Resources

Events

Keyboard Events

The following is the subset of their behavior relavant to Saka key. Understand the following before writing key event handlers:

  1. keydown
    • Dispatched when any key is pressed, including tab, shift, escape and backspace.
    • Default behahaviour will launch the keypress event (and other stuff)
    • e.g. if you call preventDefault(), no keypress() event will be dispatched.
  2. keypress
    • Dispatched by a keydown event's default handler, if the key is a character value
    • e.g. shift and tab won't trigger a keypress
    • Dispatched after keypress (assuming preventDefault() isn't called) and before keyup
    • Default behavior will enter character if dispatched to input[text]/textarea/contenteditable
    • Apparently depracated in favor of beforeinput event... but oh well
  3. keyup

    • Dispatched when any key is released, including tab, shift, escape and backspace.
    • No default action
  4. https://www.w3.org/TR/DOM-Level-3-Events

  5. https://www.w3.org/TR/DOM-Level-3-Events/#keydown
  6. https://www.w3.org/TR/DOM-Level-3-Events/#keypress
  7. https://www.w3.org/TR/DOM-Level-3-Events/#keyup
  8. KeyboardEvent codes

Scroll Events

Event Capturing, Bubbling, and Default Behaviors

Default actions are usually performed after the event dispatch has been completed, but in exceptional cases they may also be performed immediately before the event is dispatched. When an event is canceled, then the conditional default actions associated with the event is skipped (or as mentioned above, if the default actions are carried out before the dispatch, their effect is undone).

Stopping Event Propagation

You will most likely want to stop event propagation and default behavior using:

  1. event.stopImmediatePropagation();
    • Prevents other listeners of the current element for the event from being called AND prevents the event from being propogated to other elements.
    • Does NOT affect default behavior.
    • Listeners are called in the order they were added
    • Example: Listener1, listener2, and listener3 for the 'click' event are added to element X. The user clicks on X, so a 'click' event e is dispatched to X. First listener 1 is called. Then listener 2 is called. Listener2 calls event.stopImmediatePropagation(), so listener3 is not called. e then triggers the default behavior of X. X is contained within an element Y that also has a listener for 'click' events. Y's listener is NOT called because stopImmediatePropagation() stops the event from being propogated to Y.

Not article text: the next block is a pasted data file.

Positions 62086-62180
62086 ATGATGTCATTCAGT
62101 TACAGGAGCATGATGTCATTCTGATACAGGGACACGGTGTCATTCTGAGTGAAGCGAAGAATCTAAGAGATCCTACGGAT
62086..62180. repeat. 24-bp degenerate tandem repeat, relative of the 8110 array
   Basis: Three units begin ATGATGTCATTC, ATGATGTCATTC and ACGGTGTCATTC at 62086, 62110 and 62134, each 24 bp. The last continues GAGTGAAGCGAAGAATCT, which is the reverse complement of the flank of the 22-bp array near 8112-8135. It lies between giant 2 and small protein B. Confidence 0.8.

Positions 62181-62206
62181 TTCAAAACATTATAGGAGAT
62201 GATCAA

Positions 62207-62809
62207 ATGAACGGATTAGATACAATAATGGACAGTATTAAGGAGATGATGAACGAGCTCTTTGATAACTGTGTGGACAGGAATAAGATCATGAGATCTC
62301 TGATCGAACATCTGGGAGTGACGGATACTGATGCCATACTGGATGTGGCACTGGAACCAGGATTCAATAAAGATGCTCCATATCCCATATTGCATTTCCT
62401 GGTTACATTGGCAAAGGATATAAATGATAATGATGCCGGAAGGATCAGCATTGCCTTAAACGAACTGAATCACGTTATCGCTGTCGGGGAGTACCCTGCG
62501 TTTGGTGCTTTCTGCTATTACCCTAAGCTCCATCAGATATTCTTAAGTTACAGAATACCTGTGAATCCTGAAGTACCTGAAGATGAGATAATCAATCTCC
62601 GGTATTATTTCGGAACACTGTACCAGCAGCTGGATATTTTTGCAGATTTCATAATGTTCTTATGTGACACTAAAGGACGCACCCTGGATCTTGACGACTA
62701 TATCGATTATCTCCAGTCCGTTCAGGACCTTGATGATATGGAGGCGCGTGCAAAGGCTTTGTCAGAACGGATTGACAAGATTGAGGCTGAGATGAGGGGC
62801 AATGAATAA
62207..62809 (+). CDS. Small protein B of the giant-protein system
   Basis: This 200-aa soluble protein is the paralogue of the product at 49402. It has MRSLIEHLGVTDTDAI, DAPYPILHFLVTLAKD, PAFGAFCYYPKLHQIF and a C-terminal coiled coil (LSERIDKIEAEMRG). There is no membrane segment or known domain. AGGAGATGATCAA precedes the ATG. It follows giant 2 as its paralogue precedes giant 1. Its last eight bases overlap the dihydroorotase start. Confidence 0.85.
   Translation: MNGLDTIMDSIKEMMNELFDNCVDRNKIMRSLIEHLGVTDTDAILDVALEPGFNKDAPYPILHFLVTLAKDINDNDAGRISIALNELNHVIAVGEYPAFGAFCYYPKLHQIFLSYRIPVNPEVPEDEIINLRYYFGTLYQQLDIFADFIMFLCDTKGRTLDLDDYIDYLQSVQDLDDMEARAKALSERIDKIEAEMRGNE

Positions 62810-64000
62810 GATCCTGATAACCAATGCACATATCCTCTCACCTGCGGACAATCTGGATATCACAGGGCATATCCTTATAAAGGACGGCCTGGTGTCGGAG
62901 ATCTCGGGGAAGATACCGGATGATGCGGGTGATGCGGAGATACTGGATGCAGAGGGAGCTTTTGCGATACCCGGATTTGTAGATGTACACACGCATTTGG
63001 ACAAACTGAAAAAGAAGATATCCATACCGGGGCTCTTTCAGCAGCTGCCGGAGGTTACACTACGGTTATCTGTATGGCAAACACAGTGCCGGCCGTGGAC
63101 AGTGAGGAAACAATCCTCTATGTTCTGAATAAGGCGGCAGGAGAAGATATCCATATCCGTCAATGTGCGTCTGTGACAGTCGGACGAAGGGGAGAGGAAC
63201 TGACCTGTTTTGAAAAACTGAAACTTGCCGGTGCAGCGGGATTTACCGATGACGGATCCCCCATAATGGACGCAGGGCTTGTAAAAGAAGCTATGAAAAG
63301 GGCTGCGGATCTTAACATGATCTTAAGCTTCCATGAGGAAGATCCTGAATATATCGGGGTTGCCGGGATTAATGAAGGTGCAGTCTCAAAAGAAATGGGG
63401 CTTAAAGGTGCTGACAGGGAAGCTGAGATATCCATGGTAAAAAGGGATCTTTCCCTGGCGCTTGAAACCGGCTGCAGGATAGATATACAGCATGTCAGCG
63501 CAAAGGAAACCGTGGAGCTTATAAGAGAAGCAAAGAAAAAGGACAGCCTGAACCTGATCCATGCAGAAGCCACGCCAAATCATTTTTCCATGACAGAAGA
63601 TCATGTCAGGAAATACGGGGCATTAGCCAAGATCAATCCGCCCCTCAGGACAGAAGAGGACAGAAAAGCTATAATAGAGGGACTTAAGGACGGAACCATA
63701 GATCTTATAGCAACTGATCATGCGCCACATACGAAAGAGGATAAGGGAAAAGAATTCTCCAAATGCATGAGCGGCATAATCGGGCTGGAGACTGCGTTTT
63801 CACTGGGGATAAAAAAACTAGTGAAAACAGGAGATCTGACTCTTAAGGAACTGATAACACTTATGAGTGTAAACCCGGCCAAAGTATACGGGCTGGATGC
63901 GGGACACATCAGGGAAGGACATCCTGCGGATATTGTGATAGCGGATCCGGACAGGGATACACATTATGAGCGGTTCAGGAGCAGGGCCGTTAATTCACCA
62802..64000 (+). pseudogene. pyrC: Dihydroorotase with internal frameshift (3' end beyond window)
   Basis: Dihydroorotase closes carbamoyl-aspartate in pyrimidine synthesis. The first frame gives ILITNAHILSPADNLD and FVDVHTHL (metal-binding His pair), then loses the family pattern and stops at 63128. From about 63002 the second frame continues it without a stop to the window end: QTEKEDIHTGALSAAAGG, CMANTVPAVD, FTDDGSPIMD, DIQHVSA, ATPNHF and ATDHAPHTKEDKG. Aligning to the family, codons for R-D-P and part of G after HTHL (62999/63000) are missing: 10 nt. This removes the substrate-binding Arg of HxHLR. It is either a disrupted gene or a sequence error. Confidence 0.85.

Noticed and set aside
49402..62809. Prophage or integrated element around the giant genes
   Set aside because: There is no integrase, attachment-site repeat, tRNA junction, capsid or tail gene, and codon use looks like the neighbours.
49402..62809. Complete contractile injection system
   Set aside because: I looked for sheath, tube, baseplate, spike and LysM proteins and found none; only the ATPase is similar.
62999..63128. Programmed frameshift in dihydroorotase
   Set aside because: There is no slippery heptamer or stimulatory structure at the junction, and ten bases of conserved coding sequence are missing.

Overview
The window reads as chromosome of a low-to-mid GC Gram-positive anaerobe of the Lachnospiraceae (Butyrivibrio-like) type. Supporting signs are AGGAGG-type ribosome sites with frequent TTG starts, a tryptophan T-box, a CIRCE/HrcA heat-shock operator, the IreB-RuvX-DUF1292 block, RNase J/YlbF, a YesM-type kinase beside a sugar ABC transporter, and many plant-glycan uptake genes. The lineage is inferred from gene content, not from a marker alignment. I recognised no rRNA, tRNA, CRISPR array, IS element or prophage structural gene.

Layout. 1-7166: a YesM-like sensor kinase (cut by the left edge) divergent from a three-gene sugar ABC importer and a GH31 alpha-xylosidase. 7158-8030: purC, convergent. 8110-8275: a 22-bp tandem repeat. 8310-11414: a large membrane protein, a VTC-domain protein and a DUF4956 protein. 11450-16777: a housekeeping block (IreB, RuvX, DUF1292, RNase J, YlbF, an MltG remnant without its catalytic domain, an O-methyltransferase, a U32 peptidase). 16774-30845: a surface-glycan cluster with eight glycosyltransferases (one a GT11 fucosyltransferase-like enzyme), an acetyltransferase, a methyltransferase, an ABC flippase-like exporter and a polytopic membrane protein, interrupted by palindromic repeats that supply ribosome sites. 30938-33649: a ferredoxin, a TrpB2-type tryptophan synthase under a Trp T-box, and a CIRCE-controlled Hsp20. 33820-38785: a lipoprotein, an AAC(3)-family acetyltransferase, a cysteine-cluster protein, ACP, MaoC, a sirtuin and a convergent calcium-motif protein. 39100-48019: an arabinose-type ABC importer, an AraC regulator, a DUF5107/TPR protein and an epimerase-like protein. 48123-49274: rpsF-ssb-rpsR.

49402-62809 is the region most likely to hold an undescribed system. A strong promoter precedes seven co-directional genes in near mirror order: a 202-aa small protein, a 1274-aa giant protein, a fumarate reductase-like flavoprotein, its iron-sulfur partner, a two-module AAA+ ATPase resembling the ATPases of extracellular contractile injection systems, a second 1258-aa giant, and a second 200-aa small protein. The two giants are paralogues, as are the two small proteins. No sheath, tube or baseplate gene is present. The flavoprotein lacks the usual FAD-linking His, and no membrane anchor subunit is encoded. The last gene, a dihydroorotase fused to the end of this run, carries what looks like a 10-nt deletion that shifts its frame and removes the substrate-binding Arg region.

2. event.stopPropagation();
    • Prevents the event from being propogated to other elements (for both capturing and bubbling phases)
    • All remaining handlers of the current element still receive the event. Other elements just don't get the event.
    • Does NOT affect default behavior.
    • Example: Listener1, listener2, and listener3 for the 'click' event are added to element X. The user clicks on X, so a 'click' event e is dispatched to X. First listener 1 is called. Then listener 2 is called. Listener2 calls event.stopPropagation(). Listener3 is then called because stopPropagation() does not cancel the current event's handlers. X is contained within an element Y that also has a listener for 'click' events. Y's listener is NOT called because stopPropagation() stops the event from being propogated to Y.
  3. event.preventDefault();
    • Cancels the event if it is cancelable.
    • Does NOT affect further propagation of the event.
    • TODO: figure out whether default behaviour occurs after bubble up of current element, or after
        complete bubble up of all elements in dispatch path.
      
    • A cancelled event does not trigger the event's default behavior. (e.g. if you type 'a' into a text input but the 'a' keypress event is cancelled, 'a' won't appear)
    • Example: TODO (this is not accurate) Listener1, listener2, and listener3 for the 'click' event are added to element X. The user clicks on X, so a 'click' event e is dispatched to X. First listener 1 is called. Then listener 2 is called. Listener2 calls event.preventDefault(). Listener3 is then called because preventDefault() does not cancel the current event's handlers. X is contained within an element Y that also has a listener for 'click' events. Y's listener is NOT called because stopPropagation() stops the event from being propogated to Y.

Synchronous and Asynchronous events

Synthetic clicks and Activation

https://www.w3.org/TR/html51/editing.html https://www.w3.org/TR/html51/editing.html#running-synthetic-click-activation-steps

Test pages

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